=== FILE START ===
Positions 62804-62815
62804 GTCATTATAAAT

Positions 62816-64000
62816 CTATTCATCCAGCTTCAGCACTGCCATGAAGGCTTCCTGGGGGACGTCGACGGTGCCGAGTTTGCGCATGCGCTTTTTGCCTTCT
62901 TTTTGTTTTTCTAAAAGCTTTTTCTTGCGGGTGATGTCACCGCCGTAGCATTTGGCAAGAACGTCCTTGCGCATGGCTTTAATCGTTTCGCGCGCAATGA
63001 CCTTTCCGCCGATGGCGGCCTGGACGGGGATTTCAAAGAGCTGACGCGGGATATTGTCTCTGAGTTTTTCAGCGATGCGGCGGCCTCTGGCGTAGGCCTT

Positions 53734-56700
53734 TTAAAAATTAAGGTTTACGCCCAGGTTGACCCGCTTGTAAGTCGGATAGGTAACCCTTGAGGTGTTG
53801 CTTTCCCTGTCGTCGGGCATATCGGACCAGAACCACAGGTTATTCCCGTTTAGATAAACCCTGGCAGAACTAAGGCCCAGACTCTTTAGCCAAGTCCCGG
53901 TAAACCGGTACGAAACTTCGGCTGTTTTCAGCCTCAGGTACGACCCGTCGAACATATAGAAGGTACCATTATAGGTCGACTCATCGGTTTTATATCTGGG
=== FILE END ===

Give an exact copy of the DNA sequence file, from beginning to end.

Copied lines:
Positions 62804-62815
62804 GTCATTATAAAT

Positions 62816-64000
62816 CTATTCATCCAGCTTCAGCACTGCCATGAAGGCTTCCTGGGGGACGTCGACGGTGCCGAGTTTGCGCATGCGCTTTTTGCCTTCT
62901 TTTTGTTTTTCTAAAAGCTTTTTCTTGCGGGTGATGTCACCGCCGTAGCATTTGGCAAGAACGTCCTTGCGCATGGCTTTAATCGTTTCGCGCGCAATGA
63001 CCTTTCCGCCGATGGCGGCCTGGACGGGGATTTCAAAGAGCTGACGCGGGATATTGTCTCTGAGTTTTTCAGCGATGCGGCGGCCTCTGGCGTAGGCCTT

Positions 53734-56700
53734 TTAAAAATTAAGGTTTACGCCCAGGTTGACCCGCTTGTAAGTCGGATAGGTAACCCTTGAGGTGTTG
53801 CTTTCCCTGTCGTCGGGCATATCGGACCAGAACCACAGGTTATTCCCGTTTAGATAAACCCTGGCAGAACTAAGGCCCAGACTCTTTAGCCAAGTCCCGG
53901 TAAACCGGTACGAAACTTCGGCTGTTTTCAGCCTCAGGTACGACCCGTCGAACATATAGAAGGTACCATTATAGGTCGACTCATCGGTTTTATATCTGGG